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Biol Blood Marrow Transplant. 2007 Apr;13(4):469-77. Epub 2007 Feb 8.

Transplant-associated microangiopathy in patients receiving tacrolimus following allogeneic stem cell transplantation: risk factors and response to treatment.

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Department of Blood and Marrow Transplantation, University of Texas M.D. Anderson Cancer Center, 1515 Holcombe Boulevard, Houston, TX 77030, USA.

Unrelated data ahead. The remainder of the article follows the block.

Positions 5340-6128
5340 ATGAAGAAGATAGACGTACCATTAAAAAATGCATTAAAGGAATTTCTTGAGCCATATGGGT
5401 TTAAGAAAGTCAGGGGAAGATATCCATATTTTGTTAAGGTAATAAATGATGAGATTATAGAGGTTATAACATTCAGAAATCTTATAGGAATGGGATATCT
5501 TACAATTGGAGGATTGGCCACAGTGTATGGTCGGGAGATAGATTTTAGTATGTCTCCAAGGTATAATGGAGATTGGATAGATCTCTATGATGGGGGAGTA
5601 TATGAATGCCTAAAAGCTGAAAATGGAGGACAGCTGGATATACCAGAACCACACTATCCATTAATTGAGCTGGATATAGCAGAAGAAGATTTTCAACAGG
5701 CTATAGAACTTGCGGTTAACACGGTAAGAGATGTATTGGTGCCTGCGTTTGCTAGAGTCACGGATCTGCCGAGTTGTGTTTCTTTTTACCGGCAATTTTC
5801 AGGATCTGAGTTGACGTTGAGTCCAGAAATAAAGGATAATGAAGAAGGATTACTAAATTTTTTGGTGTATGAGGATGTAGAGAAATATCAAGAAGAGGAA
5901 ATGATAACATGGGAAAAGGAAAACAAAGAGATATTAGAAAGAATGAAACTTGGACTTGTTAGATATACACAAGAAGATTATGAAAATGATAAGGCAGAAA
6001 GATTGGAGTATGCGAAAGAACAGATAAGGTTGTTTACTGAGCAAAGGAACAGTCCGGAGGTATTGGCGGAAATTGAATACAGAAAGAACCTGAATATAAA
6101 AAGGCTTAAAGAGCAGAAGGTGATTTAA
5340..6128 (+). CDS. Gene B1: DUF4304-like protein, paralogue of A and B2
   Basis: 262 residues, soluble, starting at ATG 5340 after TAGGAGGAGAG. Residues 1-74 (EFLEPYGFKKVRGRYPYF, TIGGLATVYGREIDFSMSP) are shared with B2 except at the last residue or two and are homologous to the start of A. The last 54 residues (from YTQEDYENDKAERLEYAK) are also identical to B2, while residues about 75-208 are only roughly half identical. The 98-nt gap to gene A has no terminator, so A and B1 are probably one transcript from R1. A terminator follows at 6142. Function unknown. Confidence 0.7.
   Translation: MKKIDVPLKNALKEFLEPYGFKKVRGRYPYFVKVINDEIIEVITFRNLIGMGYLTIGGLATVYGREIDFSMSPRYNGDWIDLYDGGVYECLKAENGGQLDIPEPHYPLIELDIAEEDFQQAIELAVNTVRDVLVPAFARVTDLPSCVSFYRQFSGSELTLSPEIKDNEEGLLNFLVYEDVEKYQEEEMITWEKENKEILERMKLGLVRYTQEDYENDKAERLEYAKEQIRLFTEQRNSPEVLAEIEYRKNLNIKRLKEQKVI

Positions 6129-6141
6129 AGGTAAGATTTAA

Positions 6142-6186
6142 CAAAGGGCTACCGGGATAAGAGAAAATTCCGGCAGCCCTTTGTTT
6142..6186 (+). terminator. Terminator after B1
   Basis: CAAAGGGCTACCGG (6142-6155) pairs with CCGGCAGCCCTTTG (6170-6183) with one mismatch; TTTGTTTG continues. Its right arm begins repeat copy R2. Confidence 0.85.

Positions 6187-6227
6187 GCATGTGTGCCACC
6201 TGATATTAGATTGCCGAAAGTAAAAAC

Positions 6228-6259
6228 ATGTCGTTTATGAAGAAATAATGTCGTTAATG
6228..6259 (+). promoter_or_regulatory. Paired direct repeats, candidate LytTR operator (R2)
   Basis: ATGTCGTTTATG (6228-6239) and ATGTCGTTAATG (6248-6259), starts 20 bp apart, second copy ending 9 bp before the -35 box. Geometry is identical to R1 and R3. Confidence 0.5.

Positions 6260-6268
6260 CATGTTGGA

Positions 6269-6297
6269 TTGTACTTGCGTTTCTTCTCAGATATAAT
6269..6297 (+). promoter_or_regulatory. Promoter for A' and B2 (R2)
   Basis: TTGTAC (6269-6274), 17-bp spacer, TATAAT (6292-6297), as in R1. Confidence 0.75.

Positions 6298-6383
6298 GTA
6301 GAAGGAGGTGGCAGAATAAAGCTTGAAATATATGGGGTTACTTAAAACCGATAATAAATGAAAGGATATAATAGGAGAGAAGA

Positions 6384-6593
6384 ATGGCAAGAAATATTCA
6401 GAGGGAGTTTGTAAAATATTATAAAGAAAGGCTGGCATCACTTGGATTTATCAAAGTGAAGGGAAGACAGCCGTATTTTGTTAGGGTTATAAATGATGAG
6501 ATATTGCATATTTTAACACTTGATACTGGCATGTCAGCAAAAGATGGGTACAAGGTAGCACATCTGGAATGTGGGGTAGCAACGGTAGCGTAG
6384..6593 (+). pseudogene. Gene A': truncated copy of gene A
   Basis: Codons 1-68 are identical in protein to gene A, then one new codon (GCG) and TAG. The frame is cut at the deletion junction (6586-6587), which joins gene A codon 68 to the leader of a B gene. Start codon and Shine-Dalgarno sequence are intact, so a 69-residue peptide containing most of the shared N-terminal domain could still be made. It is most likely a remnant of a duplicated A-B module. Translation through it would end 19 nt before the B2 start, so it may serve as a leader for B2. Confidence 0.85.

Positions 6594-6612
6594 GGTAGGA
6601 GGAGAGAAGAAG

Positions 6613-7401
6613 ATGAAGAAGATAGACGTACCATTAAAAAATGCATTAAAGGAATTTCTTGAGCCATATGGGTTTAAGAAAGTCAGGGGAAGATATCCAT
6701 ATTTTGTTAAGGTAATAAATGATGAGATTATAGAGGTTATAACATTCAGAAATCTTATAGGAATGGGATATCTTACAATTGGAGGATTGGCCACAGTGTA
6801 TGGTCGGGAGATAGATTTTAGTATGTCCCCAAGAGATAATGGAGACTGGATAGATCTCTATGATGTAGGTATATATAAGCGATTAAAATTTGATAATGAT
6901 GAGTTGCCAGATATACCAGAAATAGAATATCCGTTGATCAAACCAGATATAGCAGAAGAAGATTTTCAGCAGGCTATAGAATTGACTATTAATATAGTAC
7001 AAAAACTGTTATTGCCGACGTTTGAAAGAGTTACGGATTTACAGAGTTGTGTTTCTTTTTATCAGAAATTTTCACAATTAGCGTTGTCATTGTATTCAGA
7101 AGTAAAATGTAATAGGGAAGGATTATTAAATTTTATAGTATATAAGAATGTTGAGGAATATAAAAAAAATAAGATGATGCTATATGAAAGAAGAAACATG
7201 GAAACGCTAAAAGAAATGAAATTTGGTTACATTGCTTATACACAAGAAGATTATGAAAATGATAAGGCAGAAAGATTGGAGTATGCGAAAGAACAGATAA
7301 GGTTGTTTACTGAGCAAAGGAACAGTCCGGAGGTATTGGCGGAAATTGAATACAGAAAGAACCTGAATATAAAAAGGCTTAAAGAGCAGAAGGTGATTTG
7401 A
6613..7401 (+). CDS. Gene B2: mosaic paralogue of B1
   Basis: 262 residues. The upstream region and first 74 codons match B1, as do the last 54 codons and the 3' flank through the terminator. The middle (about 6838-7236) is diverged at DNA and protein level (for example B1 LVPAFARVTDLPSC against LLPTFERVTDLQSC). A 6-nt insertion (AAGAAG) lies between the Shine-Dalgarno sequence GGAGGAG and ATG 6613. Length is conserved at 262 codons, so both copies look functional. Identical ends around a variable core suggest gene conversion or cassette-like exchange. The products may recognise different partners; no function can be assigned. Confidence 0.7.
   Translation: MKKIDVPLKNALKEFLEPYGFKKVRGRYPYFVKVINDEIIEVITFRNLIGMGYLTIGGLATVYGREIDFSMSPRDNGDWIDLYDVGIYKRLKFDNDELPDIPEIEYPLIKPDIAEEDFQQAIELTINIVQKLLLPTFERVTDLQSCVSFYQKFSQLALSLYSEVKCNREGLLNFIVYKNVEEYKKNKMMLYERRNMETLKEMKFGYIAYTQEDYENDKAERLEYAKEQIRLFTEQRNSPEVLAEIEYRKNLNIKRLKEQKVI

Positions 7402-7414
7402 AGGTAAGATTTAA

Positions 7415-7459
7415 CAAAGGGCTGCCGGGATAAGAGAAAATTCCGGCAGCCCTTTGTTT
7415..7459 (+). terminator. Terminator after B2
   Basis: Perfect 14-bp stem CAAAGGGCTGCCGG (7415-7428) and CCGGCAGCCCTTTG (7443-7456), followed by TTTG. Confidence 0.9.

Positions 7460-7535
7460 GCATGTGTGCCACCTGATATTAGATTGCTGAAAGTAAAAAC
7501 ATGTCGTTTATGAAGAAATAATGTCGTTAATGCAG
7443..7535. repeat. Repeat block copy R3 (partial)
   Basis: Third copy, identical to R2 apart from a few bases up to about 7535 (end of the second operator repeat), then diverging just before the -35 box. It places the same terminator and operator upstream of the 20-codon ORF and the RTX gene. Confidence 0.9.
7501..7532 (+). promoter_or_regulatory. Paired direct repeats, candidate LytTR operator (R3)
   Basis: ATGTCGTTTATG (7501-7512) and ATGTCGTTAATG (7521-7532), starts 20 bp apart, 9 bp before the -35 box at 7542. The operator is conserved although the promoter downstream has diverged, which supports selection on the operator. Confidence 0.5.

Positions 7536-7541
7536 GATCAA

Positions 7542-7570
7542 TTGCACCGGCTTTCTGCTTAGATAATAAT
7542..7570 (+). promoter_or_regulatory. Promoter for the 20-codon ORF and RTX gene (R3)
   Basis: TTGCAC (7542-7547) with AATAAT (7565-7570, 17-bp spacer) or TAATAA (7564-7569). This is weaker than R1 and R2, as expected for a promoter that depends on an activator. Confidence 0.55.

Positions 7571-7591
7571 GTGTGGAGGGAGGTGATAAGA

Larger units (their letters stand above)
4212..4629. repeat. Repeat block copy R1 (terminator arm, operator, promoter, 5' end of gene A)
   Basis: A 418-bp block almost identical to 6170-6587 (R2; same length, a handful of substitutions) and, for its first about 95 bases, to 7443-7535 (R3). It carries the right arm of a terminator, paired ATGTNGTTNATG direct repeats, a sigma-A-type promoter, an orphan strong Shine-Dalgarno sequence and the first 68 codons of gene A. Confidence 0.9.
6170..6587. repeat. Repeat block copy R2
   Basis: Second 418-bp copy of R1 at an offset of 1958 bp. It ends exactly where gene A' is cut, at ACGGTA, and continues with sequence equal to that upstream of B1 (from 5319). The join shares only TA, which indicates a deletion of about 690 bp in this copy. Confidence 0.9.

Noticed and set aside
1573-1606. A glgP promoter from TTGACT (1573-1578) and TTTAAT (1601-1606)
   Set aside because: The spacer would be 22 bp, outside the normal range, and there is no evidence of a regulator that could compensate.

Transplant-associated microangiopathy (TAM) is a life-threatening complication after allogeneic HSCT, particularly with the use of calcineurin inhibitors as post-transplantation immunosuppressive therapy. We report our experience with TAM after HSCT with tacrolimus-based GVHD prophylaxis in a single-center study. Sixty-six of 1219 transplant recipients developed TAM with a cumulative incidence of 5.9%. Risk factors for TAM were female gender, lymphoid malignancy, receipt of a matched unrelated donor, and grade II-IV aGVHD. Most patients had infection and/or active GVHD at the diagnosis of TAM (82%). In the absence of renal dysfunction or encephalopathy, tacrolimus was generally continued, maintaining blood levels within the lower therapeutic range. Sixty-three patients were treated with plasma exchange. The cumulative incidence of response of TAM was 60%. Only 1 patient had a response of TAM without resolution of concomitant infections or GVHD. Six-month survivals were 0% and 50% for TAM nonresponders and responders, respectively. In conclusion, TAM is a common, life-threatening complication of allogeneic hematopoietic transplantation using tacrolimus prophylaxis. Control of TAM generally requires response of associated infections and GVHD. TMA response may occur despite continuation of tacrolimus treatment.

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